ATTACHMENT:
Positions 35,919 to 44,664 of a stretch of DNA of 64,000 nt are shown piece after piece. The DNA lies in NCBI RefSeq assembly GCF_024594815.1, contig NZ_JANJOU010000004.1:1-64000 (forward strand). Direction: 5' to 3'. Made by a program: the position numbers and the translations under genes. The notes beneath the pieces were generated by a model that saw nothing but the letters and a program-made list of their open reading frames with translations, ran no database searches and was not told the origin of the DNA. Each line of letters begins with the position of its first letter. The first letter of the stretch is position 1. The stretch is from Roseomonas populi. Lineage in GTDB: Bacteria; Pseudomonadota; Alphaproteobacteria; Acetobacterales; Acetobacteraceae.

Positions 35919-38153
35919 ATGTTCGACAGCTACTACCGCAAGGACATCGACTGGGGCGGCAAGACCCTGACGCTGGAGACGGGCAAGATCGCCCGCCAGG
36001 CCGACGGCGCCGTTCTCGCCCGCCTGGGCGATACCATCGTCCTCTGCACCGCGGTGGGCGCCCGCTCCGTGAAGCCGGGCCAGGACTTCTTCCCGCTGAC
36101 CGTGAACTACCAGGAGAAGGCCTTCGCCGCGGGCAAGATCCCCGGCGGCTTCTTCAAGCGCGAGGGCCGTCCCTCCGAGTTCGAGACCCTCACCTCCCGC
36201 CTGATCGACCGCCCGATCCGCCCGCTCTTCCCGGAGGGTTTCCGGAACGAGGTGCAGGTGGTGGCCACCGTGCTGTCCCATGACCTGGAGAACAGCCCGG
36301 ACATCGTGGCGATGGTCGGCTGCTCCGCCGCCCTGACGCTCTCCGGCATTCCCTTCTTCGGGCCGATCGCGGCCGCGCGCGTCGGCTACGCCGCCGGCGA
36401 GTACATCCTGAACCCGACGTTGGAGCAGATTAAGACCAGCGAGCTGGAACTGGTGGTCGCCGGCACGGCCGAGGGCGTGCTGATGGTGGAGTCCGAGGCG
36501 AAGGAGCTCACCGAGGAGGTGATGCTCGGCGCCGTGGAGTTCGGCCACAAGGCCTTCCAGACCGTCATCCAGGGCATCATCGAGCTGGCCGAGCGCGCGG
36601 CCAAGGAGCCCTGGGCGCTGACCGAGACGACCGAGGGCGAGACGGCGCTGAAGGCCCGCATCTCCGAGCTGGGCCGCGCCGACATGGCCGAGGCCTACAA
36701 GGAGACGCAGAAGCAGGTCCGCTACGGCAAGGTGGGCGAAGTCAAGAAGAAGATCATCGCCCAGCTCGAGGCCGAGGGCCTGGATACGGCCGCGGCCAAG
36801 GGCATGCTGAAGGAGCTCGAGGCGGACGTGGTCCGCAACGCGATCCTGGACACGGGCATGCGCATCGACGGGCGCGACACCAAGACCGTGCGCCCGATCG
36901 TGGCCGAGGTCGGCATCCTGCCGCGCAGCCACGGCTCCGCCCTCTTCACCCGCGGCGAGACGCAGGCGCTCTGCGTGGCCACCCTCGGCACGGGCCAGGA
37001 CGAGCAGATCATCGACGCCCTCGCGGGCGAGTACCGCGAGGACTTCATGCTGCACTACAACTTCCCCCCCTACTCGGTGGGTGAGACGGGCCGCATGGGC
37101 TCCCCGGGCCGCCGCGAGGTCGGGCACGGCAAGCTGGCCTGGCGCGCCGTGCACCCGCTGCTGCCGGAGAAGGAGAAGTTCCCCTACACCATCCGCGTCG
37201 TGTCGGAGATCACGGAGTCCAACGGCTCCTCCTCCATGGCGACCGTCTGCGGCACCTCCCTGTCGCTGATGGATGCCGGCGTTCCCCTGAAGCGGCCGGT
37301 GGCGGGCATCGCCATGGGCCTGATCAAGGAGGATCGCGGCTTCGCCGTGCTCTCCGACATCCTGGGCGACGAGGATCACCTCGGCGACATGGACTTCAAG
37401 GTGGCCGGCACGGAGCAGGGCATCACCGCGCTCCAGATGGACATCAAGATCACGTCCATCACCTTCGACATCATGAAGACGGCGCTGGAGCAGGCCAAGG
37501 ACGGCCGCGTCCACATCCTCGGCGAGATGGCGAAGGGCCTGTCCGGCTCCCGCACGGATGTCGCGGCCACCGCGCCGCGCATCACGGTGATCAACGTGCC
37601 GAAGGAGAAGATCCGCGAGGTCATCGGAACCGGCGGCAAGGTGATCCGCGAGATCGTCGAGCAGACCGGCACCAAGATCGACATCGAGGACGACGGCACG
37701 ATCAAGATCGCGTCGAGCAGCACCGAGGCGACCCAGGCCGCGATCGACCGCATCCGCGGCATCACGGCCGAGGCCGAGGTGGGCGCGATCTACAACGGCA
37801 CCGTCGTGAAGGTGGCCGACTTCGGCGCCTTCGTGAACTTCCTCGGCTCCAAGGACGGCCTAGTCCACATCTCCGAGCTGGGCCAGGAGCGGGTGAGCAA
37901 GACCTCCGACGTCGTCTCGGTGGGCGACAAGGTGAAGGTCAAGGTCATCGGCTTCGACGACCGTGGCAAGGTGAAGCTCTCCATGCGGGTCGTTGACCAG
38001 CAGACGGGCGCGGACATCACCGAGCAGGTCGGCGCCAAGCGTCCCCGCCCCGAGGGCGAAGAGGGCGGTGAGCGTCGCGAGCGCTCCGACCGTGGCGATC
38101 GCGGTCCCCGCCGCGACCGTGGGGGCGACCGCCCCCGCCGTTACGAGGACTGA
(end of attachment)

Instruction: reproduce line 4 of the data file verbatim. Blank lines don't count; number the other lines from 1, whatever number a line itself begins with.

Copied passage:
36001 CCGACGGCGCCGTTCTCGCCCGCCTGGGCGATACCATCGTCCTCTGCACCGCGGTGGGCGCCCGCTCCGTGAAGCCGGGCCAGGACTTCTTCCCGCTGAC